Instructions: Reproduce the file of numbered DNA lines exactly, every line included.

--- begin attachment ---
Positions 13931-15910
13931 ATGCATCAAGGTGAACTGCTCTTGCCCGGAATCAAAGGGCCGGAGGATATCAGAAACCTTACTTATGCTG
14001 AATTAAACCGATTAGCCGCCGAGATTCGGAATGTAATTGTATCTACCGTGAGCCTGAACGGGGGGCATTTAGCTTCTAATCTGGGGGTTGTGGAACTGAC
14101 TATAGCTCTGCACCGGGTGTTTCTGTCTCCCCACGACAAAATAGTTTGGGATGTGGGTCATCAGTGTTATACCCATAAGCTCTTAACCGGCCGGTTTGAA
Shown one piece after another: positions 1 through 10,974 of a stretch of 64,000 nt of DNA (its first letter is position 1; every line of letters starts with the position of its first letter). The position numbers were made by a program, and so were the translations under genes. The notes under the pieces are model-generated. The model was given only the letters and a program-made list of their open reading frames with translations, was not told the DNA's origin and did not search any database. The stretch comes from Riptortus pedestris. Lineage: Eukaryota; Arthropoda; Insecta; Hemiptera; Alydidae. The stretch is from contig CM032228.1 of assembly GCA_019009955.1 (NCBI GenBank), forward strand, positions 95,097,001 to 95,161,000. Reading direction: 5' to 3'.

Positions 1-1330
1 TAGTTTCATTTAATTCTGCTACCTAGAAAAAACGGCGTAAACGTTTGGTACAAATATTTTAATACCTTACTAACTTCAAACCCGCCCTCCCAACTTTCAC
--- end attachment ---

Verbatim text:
Positions 13931-15910
13931 ATGCATCAAGGTGAACTGCTCTTGCCCGGAATCAAAGGGCCGGAGGATATCAGAAACCTTACTTATGCTG
14001 AATTAAACCGATTAGCCGCCGAGATTCGGAATGTAATTGTATCTACCGTGAGCCTGAACGGGGGGCATTTAGCTTCTAATCTGGGGGTTGTGGAACTGAC
14101 TATAGCTCTGCACCGGGTGTTTCTGTCTCCCCACGACAAAATAGTTTGGGATGTGGGTCATCAGTGTTATACCCATAAGCTCTTAACCGGCCGGTTTGAA
Shown one piece after another: positions 1 through 10,974 of a stretch of 64,000 nt of DNA (its first letter is position 1; every line of letters starts with the position of its first letter). The position numbers were made by a program, and so were the translations under genes. The notes under the pieces are model-generated. The model was given only the letters and a program-made list of their open reading frames with translations, was not told the DNA's origin and did not search any database. The stretch comes from Riptortus pedestris. Lineage: Eukaryota; Arthropoda; Insecta; Hemiptera; Alydidae. The stretch is from contig CM032228.1 of assembly GCA_019009955.1 (NCBI GenBank), forward strand, positions 95,097,001 to 95,161,000. Reading direction: 5' to 3'.

Positions 1-1330
1 TAGTTTCATTTAATTCTGCTACCTAGAAAAAACGGCGTAAACGTTTGGTACAAATATTTTAATACCTTACTAACTTCAAACCCGCCCTCCCAACTTTCAC